The International Olympic Committee (IOC) recently finished re-testing stored urine samples from the 2010 Olympics in Vancouver, Canada. The goal was to use new analytical methods to detect substances which were not detectable back in 2010.
Of the more than 1,000 samples re-analyzed, only those belonging to a single athlete were found to be positive for prohibited substances, the IOC announced earlier this month.
That athlete is now revealed to be Slovenia’s Teja Gregorin, a biathlete who finished fifth in the mass start in Vancouver. Reportedly, three different samples belonging to Gregorin tested positive, all for Growth Hormone Releasing Factor-2 (GHRP-2), a growth hormone releasing peptide. Gregorin has been provisionally suspended by the International Biathlon Union while her case proceeds.
“I accept temporary suspension,” Gregorin said in a press conference organized by the Slovenian ski federation, according to a translation. “I will participate in the follow-up proceedings, but I ask for understanding because the World Anti-Doping Code prohibits public comments on ongoing cases. I sincerely apologize to all who have been affected my actions in any way.”
Gregorin read from a prepared statement and did not take questions from the press.
This entire class of substances were banned by the 2010 WADA Prohibited List in section S2, which bans “The following substances and their releasing factors” before listing growth hormones. This was later clarified; the 2017 Prohibited List explicitly lists GHRP’s, prohibiting “Growth Hormone (GH) and its releasing factors including… GH-Releasing Peptides (GHRPs), e.g. alexamorelin, GHRP-6, hexarelin, and pralmorelin (GHRP-2).”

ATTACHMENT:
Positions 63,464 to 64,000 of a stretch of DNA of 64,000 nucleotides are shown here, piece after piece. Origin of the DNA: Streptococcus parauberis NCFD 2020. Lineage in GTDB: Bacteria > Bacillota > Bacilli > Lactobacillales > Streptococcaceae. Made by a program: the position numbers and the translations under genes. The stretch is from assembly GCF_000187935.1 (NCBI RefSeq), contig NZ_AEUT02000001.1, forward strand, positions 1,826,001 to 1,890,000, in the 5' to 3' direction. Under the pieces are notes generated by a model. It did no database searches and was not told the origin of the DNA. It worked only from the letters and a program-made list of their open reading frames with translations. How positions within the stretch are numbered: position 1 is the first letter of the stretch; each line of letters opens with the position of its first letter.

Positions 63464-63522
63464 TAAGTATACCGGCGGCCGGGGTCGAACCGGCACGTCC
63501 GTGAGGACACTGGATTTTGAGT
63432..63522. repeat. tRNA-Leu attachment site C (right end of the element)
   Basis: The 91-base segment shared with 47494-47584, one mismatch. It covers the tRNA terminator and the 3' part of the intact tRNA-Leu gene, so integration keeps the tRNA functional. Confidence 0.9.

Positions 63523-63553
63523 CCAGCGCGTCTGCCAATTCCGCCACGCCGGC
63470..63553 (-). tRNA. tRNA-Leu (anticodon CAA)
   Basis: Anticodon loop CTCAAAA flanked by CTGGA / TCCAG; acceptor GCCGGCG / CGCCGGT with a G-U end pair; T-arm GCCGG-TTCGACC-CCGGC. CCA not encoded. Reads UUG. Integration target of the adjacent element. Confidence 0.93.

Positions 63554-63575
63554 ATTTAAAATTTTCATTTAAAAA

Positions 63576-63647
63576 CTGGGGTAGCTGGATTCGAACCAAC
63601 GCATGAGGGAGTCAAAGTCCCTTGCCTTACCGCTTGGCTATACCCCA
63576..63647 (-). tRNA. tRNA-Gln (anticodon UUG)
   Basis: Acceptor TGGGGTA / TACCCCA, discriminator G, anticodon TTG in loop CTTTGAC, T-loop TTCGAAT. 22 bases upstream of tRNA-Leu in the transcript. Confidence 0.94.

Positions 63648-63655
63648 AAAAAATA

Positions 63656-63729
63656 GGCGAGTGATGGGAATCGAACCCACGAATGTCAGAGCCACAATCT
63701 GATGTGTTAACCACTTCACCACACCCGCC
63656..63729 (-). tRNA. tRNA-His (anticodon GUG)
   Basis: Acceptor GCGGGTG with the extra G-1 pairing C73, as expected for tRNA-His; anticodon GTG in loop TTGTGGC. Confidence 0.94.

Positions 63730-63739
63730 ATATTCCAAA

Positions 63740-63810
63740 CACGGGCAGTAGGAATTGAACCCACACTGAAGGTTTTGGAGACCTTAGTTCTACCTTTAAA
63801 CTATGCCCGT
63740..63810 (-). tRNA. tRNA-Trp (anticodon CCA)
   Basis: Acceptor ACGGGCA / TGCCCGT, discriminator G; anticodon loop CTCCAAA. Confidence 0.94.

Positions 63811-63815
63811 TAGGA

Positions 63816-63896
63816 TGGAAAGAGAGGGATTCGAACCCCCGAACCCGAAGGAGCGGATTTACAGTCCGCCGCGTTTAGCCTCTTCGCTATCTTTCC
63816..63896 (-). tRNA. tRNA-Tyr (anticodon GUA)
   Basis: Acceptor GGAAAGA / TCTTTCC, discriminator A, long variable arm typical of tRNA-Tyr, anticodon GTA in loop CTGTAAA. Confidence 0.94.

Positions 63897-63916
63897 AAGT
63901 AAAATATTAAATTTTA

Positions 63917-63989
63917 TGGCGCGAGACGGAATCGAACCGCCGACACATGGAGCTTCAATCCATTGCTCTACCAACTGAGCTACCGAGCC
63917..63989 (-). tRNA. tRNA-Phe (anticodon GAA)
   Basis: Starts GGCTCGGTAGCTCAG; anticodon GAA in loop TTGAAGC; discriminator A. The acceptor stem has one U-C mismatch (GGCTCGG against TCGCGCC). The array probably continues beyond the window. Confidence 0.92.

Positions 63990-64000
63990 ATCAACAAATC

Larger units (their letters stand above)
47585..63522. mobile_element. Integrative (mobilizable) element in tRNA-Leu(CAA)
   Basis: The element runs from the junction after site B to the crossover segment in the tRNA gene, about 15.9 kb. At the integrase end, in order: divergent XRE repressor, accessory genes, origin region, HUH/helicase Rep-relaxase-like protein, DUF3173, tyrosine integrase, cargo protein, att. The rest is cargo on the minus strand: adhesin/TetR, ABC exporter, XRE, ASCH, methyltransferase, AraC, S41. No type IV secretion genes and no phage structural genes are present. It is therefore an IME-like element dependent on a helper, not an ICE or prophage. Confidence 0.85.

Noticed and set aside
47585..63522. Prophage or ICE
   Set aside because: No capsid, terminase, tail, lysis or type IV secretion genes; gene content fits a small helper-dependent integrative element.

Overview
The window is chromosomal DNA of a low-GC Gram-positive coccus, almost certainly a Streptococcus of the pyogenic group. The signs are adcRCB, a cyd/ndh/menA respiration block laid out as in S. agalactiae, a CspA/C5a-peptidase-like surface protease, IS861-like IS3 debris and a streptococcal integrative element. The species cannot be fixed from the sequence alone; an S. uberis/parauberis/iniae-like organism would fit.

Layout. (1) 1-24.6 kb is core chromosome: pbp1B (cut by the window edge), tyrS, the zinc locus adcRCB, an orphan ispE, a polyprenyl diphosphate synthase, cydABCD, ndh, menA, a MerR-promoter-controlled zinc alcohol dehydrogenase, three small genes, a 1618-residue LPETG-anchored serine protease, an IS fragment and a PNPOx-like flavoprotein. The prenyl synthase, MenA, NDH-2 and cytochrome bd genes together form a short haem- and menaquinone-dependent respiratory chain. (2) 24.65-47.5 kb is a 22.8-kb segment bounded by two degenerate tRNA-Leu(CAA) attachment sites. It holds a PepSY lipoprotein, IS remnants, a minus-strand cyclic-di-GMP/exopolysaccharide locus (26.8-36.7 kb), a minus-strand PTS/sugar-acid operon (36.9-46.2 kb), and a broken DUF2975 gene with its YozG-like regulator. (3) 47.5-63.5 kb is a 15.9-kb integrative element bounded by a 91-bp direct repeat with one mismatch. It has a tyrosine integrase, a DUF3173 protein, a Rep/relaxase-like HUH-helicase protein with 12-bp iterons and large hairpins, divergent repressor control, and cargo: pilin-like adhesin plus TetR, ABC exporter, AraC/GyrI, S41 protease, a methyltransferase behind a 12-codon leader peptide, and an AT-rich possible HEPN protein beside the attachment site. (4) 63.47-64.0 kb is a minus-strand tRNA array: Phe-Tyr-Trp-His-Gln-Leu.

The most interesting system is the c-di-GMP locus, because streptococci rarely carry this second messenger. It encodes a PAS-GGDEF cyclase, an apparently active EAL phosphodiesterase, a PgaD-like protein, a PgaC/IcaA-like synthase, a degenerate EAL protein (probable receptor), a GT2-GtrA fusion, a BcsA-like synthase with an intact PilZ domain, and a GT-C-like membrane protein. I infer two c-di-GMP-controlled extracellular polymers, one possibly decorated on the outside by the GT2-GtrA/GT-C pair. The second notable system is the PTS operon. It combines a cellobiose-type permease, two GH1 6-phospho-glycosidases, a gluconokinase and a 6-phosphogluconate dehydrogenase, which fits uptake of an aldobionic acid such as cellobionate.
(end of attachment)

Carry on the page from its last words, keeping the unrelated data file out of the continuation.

GHRP’s are not the same as human growth hormone (hGH), a widely discussed treatment in professional sports and one for which Estonian cross-country skier Andrus Veerpalu tested positive.
Instead, these peptides spurs the body’s own production of growth hormone. As such, they improves health, recovery, the immune system, and anti-aging. GHRP-2 is a synthetic drug used to treat growth hormone deficiency. In a doping context, it is known to help maintain a lower level of body fat.
An Olympic champion cyclist, Samuel Sanchez of Spain, previously tested positive for GHRP-2, as did three Chinese weightlifting athletes when anti-doping samples from the 2008 Beijing Olympics were re-tested by the IOC.
Gregorin finished ninth in both the sprint and pursuit in Vancouver.
Four years later in Sochi, she earned bronze in the pursuit at the 2014 Olympics with a determined and gutsy long sprint finish. She also placed fourth in the mass start there.
A team veteran, Gregorin also competed in the 2006 Olympics. She won silver in the 15 k individual at 2009 World Championships and later contributed to a silver-medal mixed relay effort for Slovenia at 2012 World Championships along with Andreja Mali, Klemen Bauer, and Jakov Fak.
Chelsea Little is FasterSkier's Editor-At-Large. A former racer at Ford Sayre, Dartmouth College and the Craftsbury Green Racing Project, she is a PhD candidate in aquatic ecology in the @Altermatt_lab at Eawag, the Swiss Federal Institute of Aquatic Science and Technology in Zurich, Switzerland. You can follow her on twitter @ChelskiLittle.